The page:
Lord Brett: My Lords, my noble friend makes an interesting point. It is and has been the Government’s view that there is no military solution to the problems in Sri Lanka. Thankfully, we have a ceasefire in hostilities and we now need to build on a political solution using humanitarian aid not only from the United Kingdom but, as has been said, from India and other quarters, and to try to rebuild a community that understands the problems that it has been through and how to avoid them in the future.

Lord Avebury: My Lords, the Minister mentioned the commitment that the Secretary-General received when he was in Sri Lanka that 80 per cent of the IDPs would be returned to their homes by the end of the year. How does he think that the many different agencies that are involved in Sri Lanka can be co-ordinated to ensure that the right balance exists between returning people to their homes and improving the appalling conditions in the camps? Does he think that the entitled donors have any role in securing the political settlement that he just mentioned?

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Lord Brett: My Lords, the noble Lord raises important questions. Through our high commission in Colombo, we are taking the opportunity to co-ordinate our efforts with international bodies, first, to look at the humanitarian situation but, beyond that, to look at the development of that country, which will depend on the international financial institutions that are being asked to provide assistance. In the political sense, it has to be for Sri Lankans to come together with the will to sit down and find a political solution. If they do that, I am sure that they will find no lack of international contributors to assist both the political and economic processes.

Baroness Rawlings: My Lords, what contact have Her Majesty’s Government had with the Chinese Government regarding their support for the Sri Lankan Government on the Tamil question?

Lord Brett: My Lords, I thank the noble Baroness for her question. I confess that, while of course I have studied my voluminous brief for many hours, I could spend 10 minutes trying to find the answer without having a clue where to find it, because I do not think that it is there. We have an ongoing dialogue with the Chinese Government on many issues and this is one of them. I will take her question on board and seek to provide an answer.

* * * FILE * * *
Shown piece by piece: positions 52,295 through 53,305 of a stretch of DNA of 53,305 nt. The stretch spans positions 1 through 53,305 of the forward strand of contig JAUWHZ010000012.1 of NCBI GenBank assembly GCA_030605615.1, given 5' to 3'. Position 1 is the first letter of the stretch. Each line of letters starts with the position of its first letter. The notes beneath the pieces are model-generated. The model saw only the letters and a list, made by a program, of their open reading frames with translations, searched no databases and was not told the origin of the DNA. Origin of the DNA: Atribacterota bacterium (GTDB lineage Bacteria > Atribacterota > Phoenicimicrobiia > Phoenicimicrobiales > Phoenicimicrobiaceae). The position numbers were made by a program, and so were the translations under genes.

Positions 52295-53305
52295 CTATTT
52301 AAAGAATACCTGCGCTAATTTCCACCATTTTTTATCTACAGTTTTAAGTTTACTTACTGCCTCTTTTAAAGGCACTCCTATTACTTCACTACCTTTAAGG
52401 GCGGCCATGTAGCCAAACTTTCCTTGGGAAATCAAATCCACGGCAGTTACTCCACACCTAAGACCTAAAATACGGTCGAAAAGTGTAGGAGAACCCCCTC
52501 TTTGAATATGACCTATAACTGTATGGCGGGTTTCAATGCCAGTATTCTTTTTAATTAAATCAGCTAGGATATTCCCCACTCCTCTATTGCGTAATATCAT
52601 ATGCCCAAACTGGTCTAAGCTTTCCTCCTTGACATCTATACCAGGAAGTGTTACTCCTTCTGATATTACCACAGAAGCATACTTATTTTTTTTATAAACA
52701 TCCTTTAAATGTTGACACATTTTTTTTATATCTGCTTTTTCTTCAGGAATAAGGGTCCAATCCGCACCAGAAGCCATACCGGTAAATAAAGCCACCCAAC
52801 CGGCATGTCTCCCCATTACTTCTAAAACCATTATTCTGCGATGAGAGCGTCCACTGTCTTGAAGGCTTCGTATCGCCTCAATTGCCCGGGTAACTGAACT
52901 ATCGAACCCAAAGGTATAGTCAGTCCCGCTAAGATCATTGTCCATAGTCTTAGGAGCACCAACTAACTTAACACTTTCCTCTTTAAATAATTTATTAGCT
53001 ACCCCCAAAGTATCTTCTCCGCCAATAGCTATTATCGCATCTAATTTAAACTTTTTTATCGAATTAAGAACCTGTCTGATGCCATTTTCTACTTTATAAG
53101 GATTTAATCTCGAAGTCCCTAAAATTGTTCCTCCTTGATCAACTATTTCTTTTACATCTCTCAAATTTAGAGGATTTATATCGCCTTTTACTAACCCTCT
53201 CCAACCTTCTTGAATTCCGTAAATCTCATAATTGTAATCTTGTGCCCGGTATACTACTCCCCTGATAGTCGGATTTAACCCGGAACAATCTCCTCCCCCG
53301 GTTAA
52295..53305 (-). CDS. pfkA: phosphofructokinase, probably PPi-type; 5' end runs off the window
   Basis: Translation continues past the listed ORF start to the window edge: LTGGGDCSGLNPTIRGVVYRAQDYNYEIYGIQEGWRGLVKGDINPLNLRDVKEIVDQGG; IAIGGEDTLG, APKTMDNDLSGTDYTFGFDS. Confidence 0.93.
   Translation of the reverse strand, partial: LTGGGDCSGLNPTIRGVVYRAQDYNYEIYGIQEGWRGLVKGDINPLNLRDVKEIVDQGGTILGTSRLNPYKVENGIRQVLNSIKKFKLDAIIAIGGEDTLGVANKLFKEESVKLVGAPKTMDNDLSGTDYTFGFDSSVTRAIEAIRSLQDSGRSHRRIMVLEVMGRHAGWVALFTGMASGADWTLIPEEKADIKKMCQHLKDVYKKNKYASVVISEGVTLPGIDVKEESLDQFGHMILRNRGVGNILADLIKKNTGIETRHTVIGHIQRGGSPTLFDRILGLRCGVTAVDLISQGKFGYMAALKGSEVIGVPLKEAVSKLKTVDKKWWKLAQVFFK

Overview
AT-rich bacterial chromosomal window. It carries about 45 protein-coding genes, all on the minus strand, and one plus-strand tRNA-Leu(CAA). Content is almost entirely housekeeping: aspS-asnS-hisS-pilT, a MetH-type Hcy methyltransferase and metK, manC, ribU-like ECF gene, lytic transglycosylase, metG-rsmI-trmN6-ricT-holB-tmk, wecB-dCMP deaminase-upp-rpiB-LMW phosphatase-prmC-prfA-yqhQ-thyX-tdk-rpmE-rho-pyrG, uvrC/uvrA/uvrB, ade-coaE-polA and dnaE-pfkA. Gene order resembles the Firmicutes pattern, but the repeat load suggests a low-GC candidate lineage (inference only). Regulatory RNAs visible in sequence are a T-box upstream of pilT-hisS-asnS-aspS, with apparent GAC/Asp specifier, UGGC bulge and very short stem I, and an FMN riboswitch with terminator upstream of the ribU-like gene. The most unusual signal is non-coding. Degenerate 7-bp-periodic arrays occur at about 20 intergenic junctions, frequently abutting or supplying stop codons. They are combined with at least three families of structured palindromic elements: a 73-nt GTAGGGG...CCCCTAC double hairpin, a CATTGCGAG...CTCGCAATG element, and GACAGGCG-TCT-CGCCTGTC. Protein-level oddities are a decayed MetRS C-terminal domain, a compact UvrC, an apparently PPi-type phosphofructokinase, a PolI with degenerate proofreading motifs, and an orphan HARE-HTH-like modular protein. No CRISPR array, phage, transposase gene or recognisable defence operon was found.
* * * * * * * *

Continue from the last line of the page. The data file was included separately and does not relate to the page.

Baroness Howarth of Breckland: My Lords, how will the aid be monitored in relation to those refugees who will be taken out of the camps and repatriated? I ask this particularly knowing that many women and children in those camps have been both physically and sexually abused and will need very careful therapeutic and tending help, as well as all the practical help that they need. There is a worry about how that will be monitored through the system.

Lord Brett: My Lords, the first responsibility for that will, of course, fall to the Government of Sri Lanka, but the noble Baroness is absolutely right in saying that it is important to ensure that it is provided. The presence of the United Kingdom and such international non-governmental organisations as the International Red Cross will assist in that. I am sure that the United Kingdom Government will do everything that they can to ensure that such monitoring takes place.

Banks: Lending


3.15 pm

Asked By Lord Barnett

The Financial Services Secretary to the Treasury (Lord Myners): My Lords, at the 2008 Pre-Budget Report the Government announced the creation of a new lending panel which meets regularly to monitor lending to businesses and households. The lending panel is supported by the home finance forum, the consumer finance forum and the small business finance forum, which consider mortgage lending, consumer

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credit and lending to businesses. In addition to these meetings, Ministers and officials meet a wide range of stakeholders, including financial institutions, to discuss matters relating to the economy, including lending.

Lord Barnett: My Lords, I thank my noble friend for that Answer. Does he agree with what the Deputy Governor of the Bank of England said last week? It is worth quoting. He said that unless banks increase their lending,

Also last week, the Prime Minister said that the banks have agreed to lend an additional £70 billion above what they had lent the previous year. But those are promises. In practice, there is ample evidence that the banks are still not lending as they should. I am sure that my noble friend is aware that in the case even of small business loan guarantee schemes, matching funds are required. In housing, where the banks previously lent 125 per cent, they are now—when prices are lower—demanding at least 40 per cent. Is the panel doing anything about that? After all, at the moment, all that we have are promises. What action do the Government or the lending panel agree to take in the event of the promises not being kept?